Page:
Saxbe is rightly concerned about over-diagnosing, but the upshot of our crazy-making system is that many go undiagnosed and many others get a dubious diagnosis. I took the most expensive option for one of my kids, and I felt like, even there, with all their degrees on the wall, they swayed me into an inaccurate autism diagnosis, badgering me over and over about a singular obsession that didn't exist until I coughed up, "Well, she really likes animals," as if that's in any way unusual for a kid. It's curious that the DSM has over 300 discrete disorders, yet the choices of diagnosis at some establishments seem limited to be anxiety, depression, ASD, or ADHD.  How different is it from differentiating people as, respectively, choleric, melancholic, phlegmatic, or sanguine? We're still focusing on bodily fluids, but now we're less focused on mucus and bile and more on the neurotransmitters swimming in the synaptic gaps in our brain. 

I'm not sure we've come quite as far as we think we have in diagnosis. Knowing all we do about the neuroscience now, at the very least, helps us to be less judgmental about people who have different behaviours. We can spend more time helping people function within this world instead of shaming them for not acting the way we would prefer. But it's all still a guessing game when someone needs help. 

We have some meds that offer questionable results for various people, and then we offer conversations about what they're thinking when they experience negative feelings and how to change that line of thinking, or we try to trace back the negative experience to the first time they had the feeling to try to resolve a troubling pattern that's developed over the years. We no longer lock people up in asylums; instead we give them less than they need to survive, and they end up living in tents that randomly get bulldozed into the trash by government officials. We're back to the pre-asylum days where people who couldn't work because of a mental condition had to resort to begging in the streets. In just a few months, they'll be eligible for MAiD. 

We need kinder, more accessible and accepting interdependent societies to take us through these very difficult times. And we need a wide variety of connections to help our kids. 

ETA from Mound of Sound: You might find some helpful information at the websites of the Climate Psychology Alliance and its companion Climate Psychiatry Alliance. In Canada there is also the Mental Health and Climate Change Alliance. Additional useful material can be found at the journal, Lancet Climate Change. The scope of this threat to our children is enormous and it beggars belief that our leaders ignore it.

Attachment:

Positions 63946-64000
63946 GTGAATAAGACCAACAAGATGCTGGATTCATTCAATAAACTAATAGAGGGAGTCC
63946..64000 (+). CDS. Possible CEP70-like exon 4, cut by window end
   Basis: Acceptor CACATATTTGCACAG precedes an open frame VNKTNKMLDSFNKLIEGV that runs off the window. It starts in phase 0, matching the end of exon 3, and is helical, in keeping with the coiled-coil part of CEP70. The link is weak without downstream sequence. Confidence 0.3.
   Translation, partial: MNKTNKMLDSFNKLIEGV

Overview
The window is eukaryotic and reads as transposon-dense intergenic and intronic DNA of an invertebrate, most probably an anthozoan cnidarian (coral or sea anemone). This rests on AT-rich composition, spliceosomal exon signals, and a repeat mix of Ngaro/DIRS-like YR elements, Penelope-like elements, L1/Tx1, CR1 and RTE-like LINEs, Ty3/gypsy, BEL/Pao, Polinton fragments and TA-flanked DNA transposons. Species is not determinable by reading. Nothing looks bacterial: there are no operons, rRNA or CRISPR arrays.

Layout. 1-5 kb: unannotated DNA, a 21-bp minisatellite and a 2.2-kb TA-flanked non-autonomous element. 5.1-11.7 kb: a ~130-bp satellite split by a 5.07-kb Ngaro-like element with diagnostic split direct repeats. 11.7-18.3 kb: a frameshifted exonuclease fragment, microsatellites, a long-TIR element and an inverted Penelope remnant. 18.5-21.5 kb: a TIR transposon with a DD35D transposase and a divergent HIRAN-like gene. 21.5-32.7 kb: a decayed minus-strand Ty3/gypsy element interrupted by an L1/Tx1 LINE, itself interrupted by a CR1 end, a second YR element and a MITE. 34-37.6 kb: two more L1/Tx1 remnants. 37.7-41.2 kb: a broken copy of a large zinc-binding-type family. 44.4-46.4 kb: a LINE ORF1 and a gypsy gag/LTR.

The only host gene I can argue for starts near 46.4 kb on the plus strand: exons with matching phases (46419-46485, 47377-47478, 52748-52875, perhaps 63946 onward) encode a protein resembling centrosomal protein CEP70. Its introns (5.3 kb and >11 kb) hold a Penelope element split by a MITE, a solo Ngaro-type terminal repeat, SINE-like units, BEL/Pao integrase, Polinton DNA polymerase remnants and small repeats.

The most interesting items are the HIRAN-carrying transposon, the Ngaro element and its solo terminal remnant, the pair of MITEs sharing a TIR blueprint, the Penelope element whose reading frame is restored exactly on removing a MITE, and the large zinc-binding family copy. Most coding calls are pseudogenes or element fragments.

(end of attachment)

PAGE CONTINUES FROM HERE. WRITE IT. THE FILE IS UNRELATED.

Marie Snyder said...

Thanks, Mound. I added the very useful links to the post because your comments often disappear (by accident or design?).

MoS said...

I was discussing this with a psychiatrist who has 5 children, 3 still in the elementary school system. In terms of the mental health of today's younger generations we're doing next to nothing. He doubts that parents would support classes teaching their kids about looming perils and coping strategies especially when the adults - parents, educators and political leaders - do so much to ignore the problem.

Marie Snyder said...

I think if I had any say in the situation, I'd assume many kids have heard bits and pieces of things and suggest teaching kids helping behaviours, which can makes us feel less powerless in the grand scheme of things: like composting, using less paper, buying fewer things, encouraging parents to walk/bike/bus instead of driving -- make it an adventure! As a kid, we were inundated with anti-littering campaigns, and kids influenced parents around clean-ups. A whole anti-consumerist agenda might not sit well with the most powerful in the board (or some parents), but it can help kids feel like they're doing something useful for the cause.

Instead of having them sit through boring workshops that have them rolling their eyes, I'd want to implement some kind of peer chat clubs -- just spitballing here, but some time and place and space where kids could take with each other about things that they're worried about, with a teacher nearby to field questions and guide things if they get too dark. Something like that. I've had philosophy clubs (and classes) turn into support networks where kids start sharing their worries about the world and feel heard by others, and that can help them unload some anxiety.

Marie Snyder said...

*talk with each other, not take